Bali’s favorite dish – Babi Guling – whole roast pig. You might have heard about ‘the best Babi Guling’ in Ubud, but if you ask the locals, they’d just frown at how touristy and overpriced they have become. But there’s one that strikes a balance, and which locals often mention: Babi Guling Pak Malen is one of the best choices due to its strategic location in Seminyak, which is a touristy area, but nevertheless where it keeps its identity as a true warung, catering to locals and interested Westerners. Right on the traffic light corner of Seminyak Sunset Road, Pak Malen has become a landmark for hungry diners. Very busy at lunchtime, you’ll see the main display of the usual roast pig together with all the succulent trimmings. You can wait for your portion before heading to your seat, or sit down and let the wait staff take your order, along with a beer, soft drink, glass of tea, or crushed orange. Your plate comes with a serving of centerpiece rice, surrounded by pork meat and crispy crunchy skin (the best part!), pork satay, succulent sayur urap – snake bean and shredded coconut salad mix. Usually, you also get a bowl of pork soup with jackfruit slices, but they run out of stock even before lunchtime, with everything sold out by early afternoon.
Ayam Betutu Gilimanuk
Betutu is Bali’s pride, on par with the Babi Guling – whole roast pig. In olden times, with its arduous preparation and cooking process, these two dishes were meant only for religious purposes and temple anniversaries. Betutu comprises chicken or duck, stuffed, marinated and wrapped in banana leaves with rich Balinese spices, then slowly cooked covered in coal for hours. The meat is succulent and easily slips off the bone. The main ingredients include almost all the spices known in the Balinese kitchen: chili, pecans, onions, lemongrass, galangal, nutmeg, turmeric, lime leaves, ginger and coriander, a bit of sugar and salt, and other few variations – extremely spicy, so beware! A few local businesses have harnessed the technique to serve betutu on a daily basis. One of them is Ayam Betutu Gilimanuk, which has branches in Denpasar, Kuta and Nusa Dua. There are many other Balinese delights on its menu that you can try too, such as crispily fried paddy eels, ‘lawar’ and traditional ‘ares’ soup. After this fiery experience, you’ll find relief in their soothing coconut ice creams.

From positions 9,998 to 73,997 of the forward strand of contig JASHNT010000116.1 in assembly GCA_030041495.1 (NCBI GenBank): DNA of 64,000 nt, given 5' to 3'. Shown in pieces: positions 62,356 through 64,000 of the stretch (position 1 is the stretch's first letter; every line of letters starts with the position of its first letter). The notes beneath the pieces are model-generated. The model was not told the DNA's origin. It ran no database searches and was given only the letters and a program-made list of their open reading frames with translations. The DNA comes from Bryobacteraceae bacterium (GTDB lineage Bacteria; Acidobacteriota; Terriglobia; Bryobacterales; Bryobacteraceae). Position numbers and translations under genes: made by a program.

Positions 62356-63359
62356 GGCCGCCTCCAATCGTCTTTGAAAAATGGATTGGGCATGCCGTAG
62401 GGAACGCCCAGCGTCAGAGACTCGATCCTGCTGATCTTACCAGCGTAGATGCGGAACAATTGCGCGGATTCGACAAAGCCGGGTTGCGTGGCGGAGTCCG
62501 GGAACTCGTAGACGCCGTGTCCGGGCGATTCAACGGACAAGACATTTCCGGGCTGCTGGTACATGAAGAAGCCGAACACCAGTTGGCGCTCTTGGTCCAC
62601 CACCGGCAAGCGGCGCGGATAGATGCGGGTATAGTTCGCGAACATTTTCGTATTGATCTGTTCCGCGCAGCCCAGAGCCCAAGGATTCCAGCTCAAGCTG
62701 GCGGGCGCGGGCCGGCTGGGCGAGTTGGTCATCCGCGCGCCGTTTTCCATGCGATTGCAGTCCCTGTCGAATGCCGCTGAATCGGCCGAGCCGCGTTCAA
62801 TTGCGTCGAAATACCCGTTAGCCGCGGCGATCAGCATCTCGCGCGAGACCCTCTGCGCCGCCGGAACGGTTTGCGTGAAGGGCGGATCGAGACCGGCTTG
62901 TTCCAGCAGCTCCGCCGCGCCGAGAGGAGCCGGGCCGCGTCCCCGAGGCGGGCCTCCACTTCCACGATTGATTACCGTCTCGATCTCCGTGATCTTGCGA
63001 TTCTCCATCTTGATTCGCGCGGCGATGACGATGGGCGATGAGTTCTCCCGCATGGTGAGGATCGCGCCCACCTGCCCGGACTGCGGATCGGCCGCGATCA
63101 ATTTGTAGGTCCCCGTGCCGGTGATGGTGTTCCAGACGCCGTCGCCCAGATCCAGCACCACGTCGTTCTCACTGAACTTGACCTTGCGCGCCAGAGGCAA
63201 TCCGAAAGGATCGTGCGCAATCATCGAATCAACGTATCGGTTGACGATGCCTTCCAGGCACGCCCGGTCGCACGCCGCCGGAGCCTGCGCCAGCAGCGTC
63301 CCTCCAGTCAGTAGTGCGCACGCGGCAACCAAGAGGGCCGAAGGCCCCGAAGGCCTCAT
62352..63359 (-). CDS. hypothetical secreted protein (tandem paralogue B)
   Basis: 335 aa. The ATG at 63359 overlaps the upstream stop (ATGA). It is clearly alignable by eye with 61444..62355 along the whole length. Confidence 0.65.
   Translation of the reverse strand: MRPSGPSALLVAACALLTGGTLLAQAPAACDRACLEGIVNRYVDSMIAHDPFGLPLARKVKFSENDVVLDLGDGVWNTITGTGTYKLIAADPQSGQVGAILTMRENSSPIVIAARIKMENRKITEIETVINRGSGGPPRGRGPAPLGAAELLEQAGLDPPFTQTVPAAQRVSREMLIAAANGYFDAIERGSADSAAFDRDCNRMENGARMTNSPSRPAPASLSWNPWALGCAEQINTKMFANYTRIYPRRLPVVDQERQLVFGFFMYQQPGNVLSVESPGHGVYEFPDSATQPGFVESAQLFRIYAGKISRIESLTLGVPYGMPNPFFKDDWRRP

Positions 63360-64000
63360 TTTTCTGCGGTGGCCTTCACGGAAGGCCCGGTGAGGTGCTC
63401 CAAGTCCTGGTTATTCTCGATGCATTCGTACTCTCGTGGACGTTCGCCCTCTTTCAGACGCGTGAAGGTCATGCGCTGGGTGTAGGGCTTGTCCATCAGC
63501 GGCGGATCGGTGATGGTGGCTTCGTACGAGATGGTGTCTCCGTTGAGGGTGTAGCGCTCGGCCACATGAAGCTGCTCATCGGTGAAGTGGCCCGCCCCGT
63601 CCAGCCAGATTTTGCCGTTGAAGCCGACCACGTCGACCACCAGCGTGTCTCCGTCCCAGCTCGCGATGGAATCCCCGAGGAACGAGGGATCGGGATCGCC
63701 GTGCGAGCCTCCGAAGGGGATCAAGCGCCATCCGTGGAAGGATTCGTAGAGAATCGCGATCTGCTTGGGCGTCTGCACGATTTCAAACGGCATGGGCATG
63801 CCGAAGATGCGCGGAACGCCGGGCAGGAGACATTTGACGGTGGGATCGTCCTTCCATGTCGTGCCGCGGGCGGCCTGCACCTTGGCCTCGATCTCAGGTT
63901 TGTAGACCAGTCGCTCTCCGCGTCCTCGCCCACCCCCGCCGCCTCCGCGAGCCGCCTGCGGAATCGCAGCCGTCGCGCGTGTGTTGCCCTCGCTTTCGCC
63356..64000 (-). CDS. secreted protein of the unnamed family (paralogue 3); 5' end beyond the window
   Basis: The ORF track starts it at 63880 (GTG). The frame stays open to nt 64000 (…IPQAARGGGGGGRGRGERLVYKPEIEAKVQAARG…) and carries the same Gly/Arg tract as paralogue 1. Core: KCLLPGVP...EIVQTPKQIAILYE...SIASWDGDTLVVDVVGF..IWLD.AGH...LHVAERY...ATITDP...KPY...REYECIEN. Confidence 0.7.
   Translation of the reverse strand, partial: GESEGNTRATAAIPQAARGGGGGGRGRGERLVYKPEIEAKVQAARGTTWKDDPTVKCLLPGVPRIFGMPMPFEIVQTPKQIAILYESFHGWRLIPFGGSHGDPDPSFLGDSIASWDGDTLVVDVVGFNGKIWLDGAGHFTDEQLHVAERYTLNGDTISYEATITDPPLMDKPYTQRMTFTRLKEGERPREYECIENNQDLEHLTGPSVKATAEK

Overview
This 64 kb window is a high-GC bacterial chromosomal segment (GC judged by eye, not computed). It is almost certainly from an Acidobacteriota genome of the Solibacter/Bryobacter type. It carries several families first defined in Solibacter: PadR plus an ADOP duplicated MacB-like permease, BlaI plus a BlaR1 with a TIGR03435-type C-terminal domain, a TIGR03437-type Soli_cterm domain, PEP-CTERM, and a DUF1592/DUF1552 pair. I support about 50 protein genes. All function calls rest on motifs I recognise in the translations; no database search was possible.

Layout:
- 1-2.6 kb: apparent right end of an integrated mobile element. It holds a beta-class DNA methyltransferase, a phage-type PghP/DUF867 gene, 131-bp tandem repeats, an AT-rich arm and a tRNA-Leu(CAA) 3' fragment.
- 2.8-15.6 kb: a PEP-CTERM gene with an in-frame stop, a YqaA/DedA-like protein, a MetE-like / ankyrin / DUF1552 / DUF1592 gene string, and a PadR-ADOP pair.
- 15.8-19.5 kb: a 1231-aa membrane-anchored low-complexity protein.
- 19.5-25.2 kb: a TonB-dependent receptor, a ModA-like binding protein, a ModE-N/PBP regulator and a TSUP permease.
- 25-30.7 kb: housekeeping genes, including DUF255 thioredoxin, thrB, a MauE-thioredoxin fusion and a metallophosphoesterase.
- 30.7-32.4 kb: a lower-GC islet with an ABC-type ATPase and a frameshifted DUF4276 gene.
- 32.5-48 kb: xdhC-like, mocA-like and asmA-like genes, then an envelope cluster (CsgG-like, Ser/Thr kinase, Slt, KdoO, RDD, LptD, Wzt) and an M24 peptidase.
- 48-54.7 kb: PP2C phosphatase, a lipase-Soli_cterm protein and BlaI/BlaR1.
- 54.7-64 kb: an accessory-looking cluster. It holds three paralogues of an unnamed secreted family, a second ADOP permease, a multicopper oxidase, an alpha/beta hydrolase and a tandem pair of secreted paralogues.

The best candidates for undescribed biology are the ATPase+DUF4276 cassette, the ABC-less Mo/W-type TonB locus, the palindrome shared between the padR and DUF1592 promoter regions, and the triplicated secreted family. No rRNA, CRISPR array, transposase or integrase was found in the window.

Nasi Ayam Kedewatan
On the outskirts of Ubud, there’s a local institution that serves nasi ayam or ‘chicken rice’, a similar dish to nasi campur. Nasi Ayam Kedewatan Bu Mangku is a favorite lunch stopover among drivers, guides and staff of the neighboring hotels in Kedewatan. Foreigners have acquired the taste and the place has caught on. There are many similar nasi ayam warungs along the Kedewatan road, but many locals refer to Nasi Ayam Kedewatan Bu Mangku as the original and the best. The place is clean and the Balinese owners have upgraded their venue to feature cozy and homey setups on their own traditional Balinese household compound. You won’t find this kind of authentic atmosphere elsewhere. Your standard rice dish consists of sauced chicken strips, deep-fried crackling entrails, half ‘pindang’ or sweet-boiled eggs, chicken saté, stir-fried snake beans in shredded coconut and the optional sambal.
Food for Thought!
If you are keen to explore more places and cuisines, there are several places that could add some delightful and tasteful memories to your trip. Apart from these places, you can also ask the locals for the cheaper places that will offer you good delicacies at decent prices.